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Finally unearthed: The Little Egypt Book of Ghosts from H&R Magic Books.
It's to die for!
Check out Jamy Ian Swiss' review in our Bookstore.

October 2010

Boo! Welcome to the Halloween edition of Little Egypt Magic. I've just returned from a local rock concert featuring John Mellencamp, and I am reminded that many entertainers work so much harder, and are so more innately talented, than most magicians. We can all learn from them, whoever your favorites might be. This month: a look at J.K. Hartman's most recent work on The Berglas Effect, a Ross Bertram retrospective at Magicana, a Tim Burton coffee table book and music collection, a scary silent movie, and a bunch of guys reading each other's minds in Chicago.

Happy Halloween!

COUNTDOWN -- I love the twists and turns of card scholarship, the intense studies of such focussed areas as the Slow-Motion Four Aces, Collectors, Oil and Water, the Hotel Mystery, the Open Prediction, and so on. A recent favorite, of which dozens of variations abound, is A Card At Any Number (ACAAN), or The Berglas Effect, whose current upswing in popularity is partially fueled by an impending Richard Kaufman book on Berglas card material. A recent tandem to tackle the effect is Gordon Bean and J.K. Hartman, the two devising variants on a Tomas Blomberg idea to "use a second selection to facilitate a true ACAAN outcome." Gordon is pursuing gaffed methods while J.K. is pursuing those with an ordinary deck. The latter have been compiled in a slim hardback collection of eight widely divergent effects called CAAN CRAFT. (Note: two additional sleights--methods for seemingly mixing the deck--are added that would come in handy for any methods requiring a setup.)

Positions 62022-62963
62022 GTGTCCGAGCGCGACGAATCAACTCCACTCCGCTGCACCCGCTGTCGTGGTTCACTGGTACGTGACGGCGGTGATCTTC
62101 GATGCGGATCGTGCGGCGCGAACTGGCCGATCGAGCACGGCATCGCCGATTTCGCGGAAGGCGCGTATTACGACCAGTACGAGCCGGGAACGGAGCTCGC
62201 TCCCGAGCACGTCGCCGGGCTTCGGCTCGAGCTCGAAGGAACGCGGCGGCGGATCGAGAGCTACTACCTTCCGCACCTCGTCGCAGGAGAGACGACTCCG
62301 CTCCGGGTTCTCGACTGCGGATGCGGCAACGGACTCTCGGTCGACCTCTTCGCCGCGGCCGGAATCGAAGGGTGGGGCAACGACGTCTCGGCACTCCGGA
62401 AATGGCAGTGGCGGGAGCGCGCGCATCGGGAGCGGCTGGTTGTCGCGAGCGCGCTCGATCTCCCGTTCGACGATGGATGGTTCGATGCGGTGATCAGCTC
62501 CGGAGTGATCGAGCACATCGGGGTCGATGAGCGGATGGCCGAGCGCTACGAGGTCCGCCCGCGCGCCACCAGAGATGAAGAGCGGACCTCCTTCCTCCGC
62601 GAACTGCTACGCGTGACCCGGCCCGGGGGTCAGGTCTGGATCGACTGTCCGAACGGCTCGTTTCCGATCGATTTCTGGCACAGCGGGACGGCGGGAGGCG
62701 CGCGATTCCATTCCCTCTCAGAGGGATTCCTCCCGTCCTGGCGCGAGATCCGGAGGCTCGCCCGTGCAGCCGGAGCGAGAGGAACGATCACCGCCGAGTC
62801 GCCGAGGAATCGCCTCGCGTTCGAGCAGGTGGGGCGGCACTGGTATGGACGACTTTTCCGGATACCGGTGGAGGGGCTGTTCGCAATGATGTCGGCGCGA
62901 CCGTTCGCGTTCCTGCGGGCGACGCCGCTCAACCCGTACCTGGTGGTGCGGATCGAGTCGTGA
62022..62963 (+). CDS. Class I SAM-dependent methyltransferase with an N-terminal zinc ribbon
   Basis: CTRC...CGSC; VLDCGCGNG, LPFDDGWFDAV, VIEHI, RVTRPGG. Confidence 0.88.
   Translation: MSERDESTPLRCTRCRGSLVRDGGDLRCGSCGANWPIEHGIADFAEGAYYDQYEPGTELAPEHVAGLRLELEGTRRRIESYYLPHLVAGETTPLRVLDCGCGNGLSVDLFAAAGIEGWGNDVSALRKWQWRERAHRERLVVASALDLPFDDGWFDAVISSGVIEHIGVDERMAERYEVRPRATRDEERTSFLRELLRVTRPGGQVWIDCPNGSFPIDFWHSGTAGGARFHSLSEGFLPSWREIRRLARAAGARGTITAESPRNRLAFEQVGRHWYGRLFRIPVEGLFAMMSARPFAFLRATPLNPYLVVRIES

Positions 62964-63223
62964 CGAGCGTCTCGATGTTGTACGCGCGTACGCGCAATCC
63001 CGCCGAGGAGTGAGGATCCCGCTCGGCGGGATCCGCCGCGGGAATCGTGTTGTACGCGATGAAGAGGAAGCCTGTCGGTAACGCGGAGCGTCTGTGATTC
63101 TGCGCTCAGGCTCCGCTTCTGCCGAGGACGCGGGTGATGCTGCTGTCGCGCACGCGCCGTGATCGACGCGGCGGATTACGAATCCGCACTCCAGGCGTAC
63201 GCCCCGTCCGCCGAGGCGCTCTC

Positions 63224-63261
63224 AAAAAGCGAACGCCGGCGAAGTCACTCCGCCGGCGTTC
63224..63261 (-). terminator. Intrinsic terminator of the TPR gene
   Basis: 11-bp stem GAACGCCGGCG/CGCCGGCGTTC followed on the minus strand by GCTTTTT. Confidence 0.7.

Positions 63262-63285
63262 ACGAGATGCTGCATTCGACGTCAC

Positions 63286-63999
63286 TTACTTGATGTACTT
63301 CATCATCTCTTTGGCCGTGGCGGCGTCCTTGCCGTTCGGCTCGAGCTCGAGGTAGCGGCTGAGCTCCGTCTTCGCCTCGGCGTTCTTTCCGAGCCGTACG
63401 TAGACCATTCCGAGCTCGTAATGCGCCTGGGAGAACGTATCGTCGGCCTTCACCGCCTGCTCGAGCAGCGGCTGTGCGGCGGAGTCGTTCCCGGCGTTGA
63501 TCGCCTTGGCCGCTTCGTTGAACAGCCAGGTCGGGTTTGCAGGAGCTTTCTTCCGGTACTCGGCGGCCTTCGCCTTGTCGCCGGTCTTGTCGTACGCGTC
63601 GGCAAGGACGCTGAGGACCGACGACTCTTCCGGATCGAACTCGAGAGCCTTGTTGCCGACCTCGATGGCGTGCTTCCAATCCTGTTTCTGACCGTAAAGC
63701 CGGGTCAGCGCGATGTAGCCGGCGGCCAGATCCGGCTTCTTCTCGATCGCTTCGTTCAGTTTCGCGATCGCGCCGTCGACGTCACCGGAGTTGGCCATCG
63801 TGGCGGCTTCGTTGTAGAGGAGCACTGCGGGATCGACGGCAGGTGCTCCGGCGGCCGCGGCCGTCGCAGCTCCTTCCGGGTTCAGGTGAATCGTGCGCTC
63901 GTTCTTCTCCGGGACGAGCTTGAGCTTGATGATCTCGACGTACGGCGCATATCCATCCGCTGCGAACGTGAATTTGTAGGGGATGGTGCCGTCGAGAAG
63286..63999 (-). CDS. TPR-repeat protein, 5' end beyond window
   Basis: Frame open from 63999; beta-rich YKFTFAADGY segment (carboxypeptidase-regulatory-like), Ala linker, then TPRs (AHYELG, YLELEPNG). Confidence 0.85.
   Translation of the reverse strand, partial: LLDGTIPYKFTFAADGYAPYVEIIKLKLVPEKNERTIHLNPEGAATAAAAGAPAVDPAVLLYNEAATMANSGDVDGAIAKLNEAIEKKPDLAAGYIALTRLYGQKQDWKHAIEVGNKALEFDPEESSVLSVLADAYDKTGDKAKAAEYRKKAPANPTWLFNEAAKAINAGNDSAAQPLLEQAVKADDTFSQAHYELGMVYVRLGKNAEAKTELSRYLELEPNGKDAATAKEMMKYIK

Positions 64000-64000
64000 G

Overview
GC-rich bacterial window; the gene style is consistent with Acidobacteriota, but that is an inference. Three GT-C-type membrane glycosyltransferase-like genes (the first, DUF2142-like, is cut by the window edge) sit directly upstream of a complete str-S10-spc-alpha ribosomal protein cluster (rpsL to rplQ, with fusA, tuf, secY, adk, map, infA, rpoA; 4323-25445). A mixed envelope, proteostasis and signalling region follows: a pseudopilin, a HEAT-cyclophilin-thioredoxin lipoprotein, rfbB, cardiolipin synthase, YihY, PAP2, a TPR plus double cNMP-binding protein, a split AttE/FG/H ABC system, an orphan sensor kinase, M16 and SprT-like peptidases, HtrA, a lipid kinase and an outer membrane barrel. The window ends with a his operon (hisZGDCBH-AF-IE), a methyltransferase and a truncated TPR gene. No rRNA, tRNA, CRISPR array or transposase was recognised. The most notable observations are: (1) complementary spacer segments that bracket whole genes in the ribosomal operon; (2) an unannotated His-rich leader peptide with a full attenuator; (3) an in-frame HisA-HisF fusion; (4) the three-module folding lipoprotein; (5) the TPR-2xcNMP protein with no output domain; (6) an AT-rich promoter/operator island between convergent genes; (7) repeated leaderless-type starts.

All of the methods require the magician to do the counting and the dealing, though little of this should incite suspicion if the sleights and ruses are properly executed. Three of the methods use a stacked deck, the other five are impromptu. A few use a relatively easy sleight called Slipswitch which allows you to make the top card appear at any named location in the deck. Others sport even easier ways to achieve that end.

Eight solutions.

The most intriguing version to me was the opener, CAAN CAAN. The spectator names any card and cuts the deck to allow the magician to select a second, random card, and each poses a number between 1 and 52. The two cards are revealed to be in the named positions. The method involves an amazing stack and new sleights worthy of Jerry Andrus, yet it all looks fair and convincing. Perhaps the simplest is CAAN KIN (kin because it isn't quite ACAAN): Magician names any card, such as the five of spades. Spectator names any other, such as the queen of diamonds. Magician spells five of spades from the top of the deck and arrives at the queen of diamonds. It relies on a dead easy sleight called Cullocation that you will find many uses for. But my favorite of the lot is CAAN KICKER, which uses a specially printed "instruction card" (supplied with the book). As with cards that rank poker hands, this seems to be a normal insert card to the deck, with the tantalizing headline "AMAZE A FRIEND/AMAZE YOURSELF." The instructions are simple: "1. Ask your friend to name any one of the 52 cards. 2. Ask for any number from 1 to 52. 3. Count down to that number ..." and so on. Needless to say, the card turns up at the proper location. The extra card does all the real work. I think this would play extremely effectively if the audience didn't know that you were a magician. That is, if you broached the subject of this instruction card that you "found" in a deck, and then you and your friend followed it, a la the game in the movie Jumanji. Spooky.